This week’s Torah reading, Vayigash, reflects the narrative of the reconciliation of Yosef and his brothers, and the reunion with his father, Yaakov. There is much to be said of this saga. One very timely book on this biblical legacy is Was Yosef On The Spectrum? Understanding Yosef Through Torah, Midrash, and Classical Jewish Sources [Urim Publications, 2019] by Prof. Samuel Levine.
Dr. Levine is the director of the Jewish Law Institute at Touro Law Center. He also served as the Beznos Distinguished Professor at Michigan State University College of Law, and also taught at Bar-Ilan, Fordham and at St. John’s Universities.
In his introduction Dr. Levine tells us the following: “The story of Yosef presents some of the most challenging questions of all biblical narratives … Leading commentators are repeatedly puzzled both by Yosef’s actions and by the events that surround him: from Yosef’s bitter interchanges with his brothers which his father Yaakov is apparently unable to mediate, to the events in the Land of Egypt where Yosef finds both failure and remarkable success.”
The author’s narrative throughout the rest of this book follows through on this theme of Yosef’s experiences and of how his family conducted themselves in reaction to the varied events they experienced.
One telling response to this book’s narrative was by the distinguished talmid chacham Rav Menachem Mendel Blachman, the senior Ra’m at Yeshiva Keren B’Yavneh, who tells us the following:
“Sam Levine was my student in yeshiva, and I have known him for decades as he has continued to study and teach Jewish law. I enjoyed his book on Yosef, which presents a thoughtful and creative literary analysis of the story, based on a close reading of the Chumash, midrashim, and classical meforshim.”
To this approbation, I wish to bring to your learned attention the last section of this study. It tells it all, in the author’s words, about my own opinion of his work:
“And Yosef said to them, ‘Do not fear . . . though you have intended to do me harm, G-d has intended it for good … to allow a large nation to live. And now, do not fear, I will provide for you and your children.’ And he consoled them and spoke to their heart.
“Yosef’s thoughtful, gracious, and heartfelt response to his brothers, concluding this episode — and with it, concluding the story of Yosef — may offer a message of optimism for individuals on the spectrum, their families, and their friends. When Yosef’s brothers tell him of Yaakov’s supposed command that he not take revenge against them, Yosef explains that he has come to terms with what they did, that although they intended to cause him harm, it was all part of G-d’s plan for their success. He assures them that they have no reason to fear, and that he will continue to provide for them and for their children.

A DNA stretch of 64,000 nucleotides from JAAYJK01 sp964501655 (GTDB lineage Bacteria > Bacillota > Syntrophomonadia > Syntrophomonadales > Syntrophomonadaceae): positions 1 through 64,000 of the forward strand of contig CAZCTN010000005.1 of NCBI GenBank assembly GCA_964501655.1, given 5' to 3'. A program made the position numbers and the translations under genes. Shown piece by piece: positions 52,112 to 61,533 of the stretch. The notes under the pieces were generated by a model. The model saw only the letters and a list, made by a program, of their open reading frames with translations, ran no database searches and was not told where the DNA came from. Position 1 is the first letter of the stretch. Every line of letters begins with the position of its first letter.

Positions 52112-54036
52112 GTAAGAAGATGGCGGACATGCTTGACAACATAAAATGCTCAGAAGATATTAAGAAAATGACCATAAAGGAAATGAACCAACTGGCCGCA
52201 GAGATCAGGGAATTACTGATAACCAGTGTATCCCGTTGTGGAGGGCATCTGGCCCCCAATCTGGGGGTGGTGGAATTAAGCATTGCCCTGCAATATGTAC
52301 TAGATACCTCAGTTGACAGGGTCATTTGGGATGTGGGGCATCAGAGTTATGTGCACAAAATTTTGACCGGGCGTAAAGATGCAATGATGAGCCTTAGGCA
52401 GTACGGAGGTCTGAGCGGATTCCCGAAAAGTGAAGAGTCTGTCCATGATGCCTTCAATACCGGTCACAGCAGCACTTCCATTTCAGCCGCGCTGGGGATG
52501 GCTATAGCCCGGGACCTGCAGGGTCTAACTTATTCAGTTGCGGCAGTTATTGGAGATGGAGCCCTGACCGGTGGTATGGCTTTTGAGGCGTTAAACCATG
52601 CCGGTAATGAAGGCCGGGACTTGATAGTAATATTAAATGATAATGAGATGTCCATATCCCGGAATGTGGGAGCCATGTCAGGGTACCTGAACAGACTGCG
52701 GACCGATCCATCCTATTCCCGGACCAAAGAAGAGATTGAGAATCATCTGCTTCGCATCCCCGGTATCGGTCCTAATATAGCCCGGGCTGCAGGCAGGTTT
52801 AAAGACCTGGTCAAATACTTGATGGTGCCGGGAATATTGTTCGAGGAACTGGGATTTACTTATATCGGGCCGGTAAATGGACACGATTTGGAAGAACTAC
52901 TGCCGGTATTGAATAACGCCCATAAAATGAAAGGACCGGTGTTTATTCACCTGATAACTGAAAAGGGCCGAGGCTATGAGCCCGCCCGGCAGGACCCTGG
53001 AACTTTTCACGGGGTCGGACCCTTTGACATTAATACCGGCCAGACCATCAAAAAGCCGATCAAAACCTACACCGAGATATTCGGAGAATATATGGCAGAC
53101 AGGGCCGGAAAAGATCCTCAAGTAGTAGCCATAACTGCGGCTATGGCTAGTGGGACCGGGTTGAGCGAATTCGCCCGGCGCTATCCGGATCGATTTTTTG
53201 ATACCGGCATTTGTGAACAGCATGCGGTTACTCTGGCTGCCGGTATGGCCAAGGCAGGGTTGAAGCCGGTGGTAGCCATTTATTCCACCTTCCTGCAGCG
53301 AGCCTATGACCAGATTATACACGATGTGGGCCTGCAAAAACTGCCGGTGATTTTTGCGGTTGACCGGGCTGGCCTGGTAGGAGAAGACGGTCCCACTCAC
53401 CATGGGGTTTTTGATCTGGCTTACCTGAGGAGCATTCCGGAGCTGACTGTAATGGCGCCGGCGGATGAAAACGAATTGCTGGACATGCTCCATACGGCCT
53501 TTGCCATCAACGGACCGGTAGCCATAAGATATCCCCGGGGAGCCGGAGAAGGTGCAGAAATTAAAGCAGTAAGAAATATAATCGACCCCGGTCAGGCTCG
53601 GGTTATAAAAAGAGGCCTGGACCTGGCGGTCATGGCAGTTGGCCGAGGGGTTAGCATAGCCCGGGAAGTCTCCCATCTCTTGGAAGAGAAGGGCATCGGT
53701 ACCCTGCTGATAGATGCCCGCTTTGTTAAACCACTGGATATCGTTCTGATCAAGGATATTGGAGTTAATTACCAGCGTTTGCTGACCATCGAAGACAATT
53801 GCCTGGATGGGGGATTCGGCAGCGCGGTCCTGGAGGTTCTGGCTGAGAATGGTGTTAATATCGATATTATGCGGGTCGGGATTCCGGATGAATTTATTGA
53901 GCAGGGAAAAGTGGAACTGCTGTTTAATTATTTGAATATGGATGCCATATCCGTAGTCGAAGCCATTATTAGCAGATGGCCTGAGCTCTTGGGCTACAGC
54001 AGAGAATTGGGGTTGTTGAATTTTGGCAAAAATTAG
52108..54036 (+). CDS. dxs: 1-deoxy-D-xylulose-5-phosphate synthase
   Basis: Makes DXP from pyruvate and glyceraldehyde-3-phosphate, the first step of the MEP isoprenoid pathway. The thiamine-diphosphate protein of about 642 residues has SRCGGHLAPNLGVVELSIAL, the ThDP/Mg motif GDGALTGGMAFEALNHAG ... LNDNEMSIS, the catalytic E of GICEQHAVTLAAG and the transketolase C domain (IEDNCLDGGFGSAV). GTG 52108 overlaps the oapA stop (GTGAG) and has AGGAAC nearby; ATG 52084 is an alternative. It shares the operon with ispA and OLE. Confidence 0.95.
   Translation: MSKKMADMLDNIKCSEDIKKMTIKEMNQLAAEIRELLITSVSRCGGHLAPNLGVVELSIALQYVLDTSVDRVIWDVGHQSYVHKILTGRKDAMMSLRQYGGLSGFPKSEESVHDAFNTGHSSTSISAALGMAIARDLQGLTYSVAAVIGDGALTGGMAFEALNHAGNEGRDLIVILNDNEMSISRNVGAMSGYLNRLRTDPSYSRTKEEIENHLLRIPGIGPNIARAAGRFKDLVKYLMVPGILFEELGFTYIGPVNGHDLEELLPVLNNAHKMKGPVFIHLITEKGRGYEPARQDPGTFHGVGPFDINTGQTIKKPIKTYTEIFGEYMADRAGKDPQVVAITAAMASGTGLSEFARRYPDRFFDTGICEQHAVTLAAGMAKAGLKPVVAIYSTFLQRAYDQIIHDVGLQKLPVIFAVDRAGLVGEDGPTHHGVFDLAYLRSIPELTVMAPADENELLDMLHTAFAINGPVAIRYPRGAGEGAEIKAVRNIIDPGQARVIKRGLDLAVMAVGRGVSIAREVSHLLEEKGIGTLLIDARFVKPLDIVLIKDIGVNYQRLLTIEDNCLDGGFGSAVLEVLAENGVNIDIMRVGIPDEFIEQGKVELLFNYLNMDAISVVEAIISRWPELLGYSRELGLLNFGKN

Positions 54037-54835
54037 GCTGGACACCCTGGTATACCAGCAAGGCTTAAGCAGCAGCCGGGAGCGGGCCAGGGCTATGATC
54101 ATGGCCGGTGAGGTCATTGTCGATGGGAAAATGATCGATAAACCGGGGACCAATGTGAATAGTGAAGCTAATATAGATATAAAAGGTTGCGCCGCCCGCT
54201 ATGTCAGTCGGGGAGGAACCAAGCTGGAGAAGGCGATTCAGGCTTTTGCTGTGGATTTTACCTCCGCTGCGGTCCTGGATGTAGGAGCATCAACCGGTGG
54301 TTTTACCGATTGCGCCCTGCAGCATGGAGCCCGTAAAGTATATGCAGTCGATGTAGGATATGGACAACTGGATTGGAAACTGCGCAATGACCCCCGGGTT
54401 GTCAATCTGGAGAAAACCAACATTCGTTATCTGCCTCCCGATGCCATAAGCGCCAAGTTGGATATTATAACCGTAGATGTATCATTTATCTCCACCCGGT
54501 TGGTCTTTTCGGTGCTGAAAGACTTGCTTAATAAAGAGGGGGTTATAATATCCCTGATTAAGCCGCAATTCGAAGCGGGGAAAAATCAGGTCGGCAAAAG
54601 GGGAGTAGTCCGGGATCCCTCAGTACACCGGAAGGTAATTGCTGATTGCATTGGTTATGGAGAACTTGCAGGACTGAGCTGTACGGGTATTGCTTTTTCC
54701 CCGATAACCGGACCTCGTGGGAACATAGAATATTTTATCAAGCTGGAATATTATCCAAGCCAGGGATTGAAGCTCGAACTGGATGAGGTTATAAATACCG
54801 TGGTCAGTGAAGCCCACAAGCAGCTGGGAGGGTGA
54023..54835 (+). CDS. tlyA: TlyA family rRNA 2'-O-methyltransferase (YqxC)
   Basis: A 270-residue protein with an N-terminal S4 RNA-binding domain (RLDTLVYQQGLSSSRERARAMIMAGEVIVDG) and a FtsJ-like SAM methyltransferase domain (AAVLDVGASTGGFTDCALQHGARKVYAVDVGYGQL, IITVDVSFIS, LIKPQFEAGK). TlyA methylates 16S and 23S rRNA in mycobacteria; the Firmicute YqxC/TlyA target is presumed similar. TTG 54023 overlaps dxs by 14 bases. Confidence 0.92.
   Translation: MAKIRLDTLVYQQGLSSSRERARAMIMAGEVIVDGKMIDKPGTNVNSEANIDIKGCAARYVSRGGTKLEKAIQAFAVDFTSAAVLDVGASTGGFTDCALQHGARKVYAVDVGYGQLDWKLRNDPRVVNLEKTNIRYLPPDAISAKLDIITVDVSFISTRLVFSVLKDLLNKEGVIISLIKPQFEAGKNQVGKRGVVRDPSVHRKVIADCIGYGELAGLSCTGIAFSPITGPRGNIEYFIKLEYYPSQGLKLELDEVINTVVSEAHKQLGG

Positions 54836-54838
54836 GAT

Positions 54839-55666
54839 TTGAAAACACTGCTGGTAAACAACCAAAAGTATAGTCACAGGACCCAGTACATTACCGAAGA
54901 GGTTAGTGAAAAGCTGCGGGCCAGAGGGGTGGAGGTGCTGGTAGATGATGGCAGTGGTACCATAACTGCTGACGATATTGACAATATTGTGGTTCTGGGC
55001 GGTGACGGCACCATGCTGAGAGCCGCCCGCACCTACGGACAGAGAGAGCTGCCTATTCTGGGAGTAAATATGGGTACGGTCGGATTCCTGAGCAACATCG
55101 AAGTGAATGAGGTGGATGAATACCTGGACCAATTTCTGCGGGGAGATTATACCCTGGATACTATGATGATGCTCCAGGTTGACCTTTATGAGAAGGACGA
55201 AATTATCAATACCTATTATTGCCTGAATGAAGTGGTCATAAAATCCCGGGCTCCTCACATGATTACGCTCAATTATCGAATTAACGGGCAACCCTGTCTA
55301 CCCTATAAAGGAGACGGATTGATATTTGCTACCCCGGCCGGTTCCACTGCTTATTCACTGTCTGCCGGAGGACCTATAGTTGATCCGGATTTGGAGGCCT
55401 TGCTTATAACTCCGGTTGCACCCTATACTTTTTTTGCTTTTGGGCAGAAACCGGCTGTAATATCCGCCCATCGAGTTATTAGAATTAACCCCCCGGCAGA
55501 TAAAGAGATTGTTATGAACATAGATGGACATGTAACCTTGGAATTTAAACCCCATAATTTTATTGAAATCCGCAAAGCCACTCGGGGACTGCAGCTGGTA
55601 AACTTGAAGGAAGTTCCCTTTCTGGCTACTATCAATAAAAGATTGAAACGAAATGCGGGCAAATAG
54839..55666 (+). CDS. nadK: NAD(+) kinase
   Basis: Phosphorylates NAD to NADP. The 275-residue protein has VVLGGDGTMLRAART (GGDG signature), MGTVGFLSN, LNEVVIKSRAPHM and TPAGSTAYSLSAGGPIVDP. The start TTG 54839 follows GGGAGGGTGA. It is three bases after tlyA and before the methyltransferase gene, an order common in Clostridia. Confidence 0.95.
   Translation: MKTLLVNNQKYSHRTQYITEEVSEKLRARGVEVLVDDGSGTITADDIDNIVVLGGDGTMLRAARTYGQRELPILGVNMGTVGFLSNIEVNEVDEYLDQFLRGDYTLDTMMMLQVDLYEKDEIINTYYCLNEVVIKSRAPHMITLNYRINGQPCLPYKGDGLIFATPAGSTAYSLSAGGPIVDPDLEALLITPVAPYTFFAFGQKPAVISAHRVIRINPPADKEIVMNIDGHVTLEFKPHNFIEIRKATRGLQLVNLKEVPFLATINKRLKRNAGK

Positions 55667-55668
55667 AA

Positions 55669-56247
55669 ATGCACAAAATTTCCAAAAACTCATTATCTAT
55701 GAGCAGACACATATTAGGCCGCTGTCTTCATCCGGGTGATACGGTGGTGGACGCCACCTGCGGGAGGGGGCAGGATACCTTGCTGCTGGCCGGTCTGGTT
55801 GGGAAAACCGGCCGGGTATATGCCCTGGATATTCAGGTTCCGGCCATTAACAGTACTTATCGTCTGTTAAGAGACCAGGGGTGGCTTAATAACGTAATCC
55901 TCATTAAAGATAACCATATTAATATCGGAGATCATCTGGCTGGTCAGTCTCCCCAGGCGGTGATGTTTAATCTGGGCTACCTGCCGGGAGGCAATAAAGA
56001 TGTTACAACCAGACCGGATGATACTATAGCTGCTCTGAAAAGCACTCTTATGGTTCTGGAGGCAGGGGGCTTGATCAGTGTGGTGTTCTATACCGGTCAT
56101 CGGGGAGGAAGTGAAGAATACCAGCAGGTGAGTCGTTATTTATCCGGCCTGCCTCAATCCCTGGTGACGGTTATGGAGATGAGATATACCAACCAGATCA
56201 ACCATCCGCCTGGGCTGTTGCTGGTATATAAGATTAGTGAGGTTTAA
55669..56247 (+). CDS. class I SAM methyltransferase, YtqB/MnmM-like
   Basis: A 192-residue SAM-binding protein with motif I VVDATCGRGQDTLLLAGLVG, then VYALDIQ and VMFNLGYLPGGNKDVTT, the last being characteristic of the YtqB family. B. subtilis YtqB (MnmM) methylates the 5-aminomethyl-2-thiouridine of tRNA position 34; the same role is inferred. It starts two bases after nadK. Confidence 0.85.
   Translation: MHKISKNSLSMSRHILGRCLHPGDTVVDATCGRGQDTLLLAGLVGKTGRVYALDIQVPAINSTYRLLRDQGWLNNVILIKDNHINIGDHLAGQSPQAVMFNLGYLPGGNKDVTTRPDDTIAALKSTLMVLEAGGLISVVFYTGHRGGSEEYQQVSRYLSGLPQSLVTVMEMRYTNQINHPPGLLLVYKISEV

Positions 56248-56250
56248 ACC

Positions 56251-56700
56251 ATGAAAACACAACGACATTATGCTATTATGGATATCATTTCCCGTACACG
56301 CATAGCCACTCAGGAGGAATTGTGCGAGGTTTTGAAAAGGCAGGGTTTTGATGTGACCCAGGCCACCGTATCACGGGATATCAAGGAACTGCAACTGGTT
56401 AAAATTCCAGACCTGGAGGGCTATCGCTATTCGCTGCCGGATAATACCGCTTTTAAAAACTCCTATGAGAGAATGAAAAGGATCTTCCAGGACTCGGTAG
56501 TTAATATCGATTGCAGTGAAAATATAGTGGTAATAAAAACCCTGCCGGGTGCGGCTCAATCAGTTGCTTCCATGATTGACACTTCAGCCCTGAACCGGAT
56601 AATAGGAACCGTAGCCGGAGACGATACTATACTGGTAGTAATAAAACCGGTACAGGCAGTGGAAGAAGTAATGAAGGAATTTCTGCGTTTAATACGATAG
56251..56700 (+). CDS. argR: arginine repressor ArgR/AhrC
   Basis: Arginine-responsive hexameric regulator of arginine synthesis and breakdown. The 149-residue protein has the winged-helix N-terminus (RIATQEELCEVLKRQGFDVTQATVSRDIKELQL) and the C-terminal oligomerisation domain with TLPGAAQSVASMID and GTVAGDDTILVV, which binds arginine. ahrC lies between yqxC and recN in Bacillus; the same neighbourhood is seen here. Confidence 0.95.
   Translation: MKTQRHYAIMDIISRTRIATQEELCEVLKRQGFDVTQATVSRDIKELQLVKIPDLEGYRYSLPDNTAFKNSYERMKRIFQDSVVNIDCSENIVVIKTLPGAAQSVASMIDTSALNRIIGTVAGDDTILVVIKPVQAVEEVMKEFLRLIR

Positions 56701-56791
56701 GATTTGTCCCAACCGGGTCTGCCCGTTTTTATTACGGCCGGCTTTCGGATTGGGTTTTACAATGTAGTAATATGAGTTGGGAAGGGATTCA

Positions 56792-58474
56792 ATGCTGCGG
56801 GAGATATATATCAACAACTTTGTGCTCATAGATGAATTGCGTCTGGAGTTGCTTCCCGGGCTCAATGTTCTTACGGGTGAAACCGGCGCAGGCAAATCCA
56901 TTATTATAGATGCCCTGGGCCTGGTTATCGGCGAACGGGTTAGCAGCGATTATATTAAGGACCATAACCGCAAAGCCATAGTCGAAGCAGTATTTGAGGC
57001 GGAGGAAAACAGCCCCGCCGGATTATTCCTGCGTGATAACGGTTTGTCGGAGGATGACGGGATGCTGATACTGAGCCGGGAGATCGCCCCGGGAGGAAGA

“Though Yosef has previously spoken to his brothers in this way, likewise in an effort to alleviate their guilt and fears, in the past his words have proven less than fully effective, in part because of his seemingly self-serving and self-referential tone.
“This time, however, the interaction between Yosef and his brothers is different, because now Yosef is different. Following the quotation of Yosef’s words to his brothers, the verse concludes with the declaration that Yosef ‘consoled them and spoke to their heart.’ The text — perhaps tellingly and, in this reading, fittingly — does not convey the content of Yosef’s final words, as the content is not really important.
“More significantly, the verse emphasizes, Yosef has indeed learned to overcome his condition, to let go of past insults and indignities, to understand others, including his peers, and to talk to them in a manner that shows he relates to them. Yosef now has the ability to speak to his brothers in a way that can have a real effect on their feelings — finally comforting them — because he now has the ability to see their perspective and to touch their heart. This is now the true Yosef, outside of the trappings of the persona of Tzafnat Pane’ach, outside of the protective watch of either Pharaoh or Yaakov, truly reconciled with his brothers.
“At the conclusion of the story, the reconciliation is complete. Yosef has the confidence to put his trust in his brothers to insure that he is buried in the land that was promised to their fathers.”
Hopefully, after considering the above, you will have the opportunity to read this book and come to better understand the deeper meaning of Yosef’s legacy.